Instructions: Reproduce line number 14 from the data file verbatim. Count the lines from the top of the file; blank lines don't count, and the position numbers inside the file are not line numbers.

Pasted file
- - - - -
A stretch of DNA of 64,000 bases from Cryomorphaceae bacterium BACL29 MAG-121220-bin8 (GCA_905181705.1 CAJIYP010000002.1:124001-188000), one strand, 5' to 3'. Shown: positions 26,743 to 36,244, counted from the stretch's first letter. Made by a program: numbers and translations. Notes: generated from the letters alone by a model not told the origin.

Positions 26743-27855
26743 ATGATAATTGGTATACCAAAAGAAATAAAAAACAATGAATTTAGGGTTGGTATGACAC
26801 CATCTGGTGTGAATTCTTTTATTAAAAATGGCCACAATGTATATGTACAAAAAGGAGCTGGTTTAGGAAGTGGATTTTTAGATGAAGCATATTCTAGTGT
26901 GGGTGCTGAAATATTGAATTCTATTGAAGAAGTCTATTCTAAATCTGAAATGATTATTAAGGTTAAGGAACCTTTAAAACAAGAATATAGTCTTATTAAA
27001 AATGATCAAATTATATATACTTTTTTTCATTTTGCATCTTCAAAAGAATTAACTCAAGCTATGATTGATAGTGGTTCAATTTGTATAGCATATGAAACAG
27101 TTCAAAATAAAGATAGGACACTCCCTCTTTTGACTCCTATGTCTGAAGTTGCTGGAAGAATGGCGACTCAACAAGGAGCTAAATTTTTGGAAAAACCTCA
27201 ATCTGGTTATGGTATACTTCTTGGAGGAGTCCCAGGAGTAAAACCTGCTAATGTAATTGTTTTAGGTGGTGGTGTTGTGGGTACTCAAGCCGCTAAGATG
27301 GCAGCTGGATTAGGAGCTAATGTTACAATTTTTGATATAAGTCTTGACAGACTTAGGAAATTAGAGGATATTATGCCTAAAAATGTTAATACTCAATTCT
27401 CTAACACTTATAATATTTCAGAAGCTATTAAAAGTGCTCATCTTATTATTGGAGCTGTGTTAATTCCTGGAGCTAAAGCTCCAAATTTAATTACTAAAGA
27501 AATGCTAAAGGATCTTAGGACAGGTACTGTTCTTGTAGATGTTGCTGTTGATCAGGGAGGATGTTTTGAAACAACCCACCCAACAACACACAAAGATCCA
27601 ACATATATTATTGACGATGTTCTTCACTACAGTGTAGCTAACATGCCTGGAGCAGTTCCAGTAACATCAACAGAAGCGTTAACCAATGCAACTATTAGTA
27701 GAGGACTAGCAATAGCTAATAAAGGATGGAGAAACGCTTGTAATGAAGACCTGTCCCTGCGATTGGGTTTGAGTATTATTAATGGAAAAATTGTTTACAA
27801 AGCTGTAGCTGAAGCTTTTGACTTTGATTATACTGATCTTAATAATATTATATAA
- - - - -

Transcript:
27801 AGCTGTAGCTGAAGCTTTTGACTTTGATTATACTGATCTTAATAATATTATATAA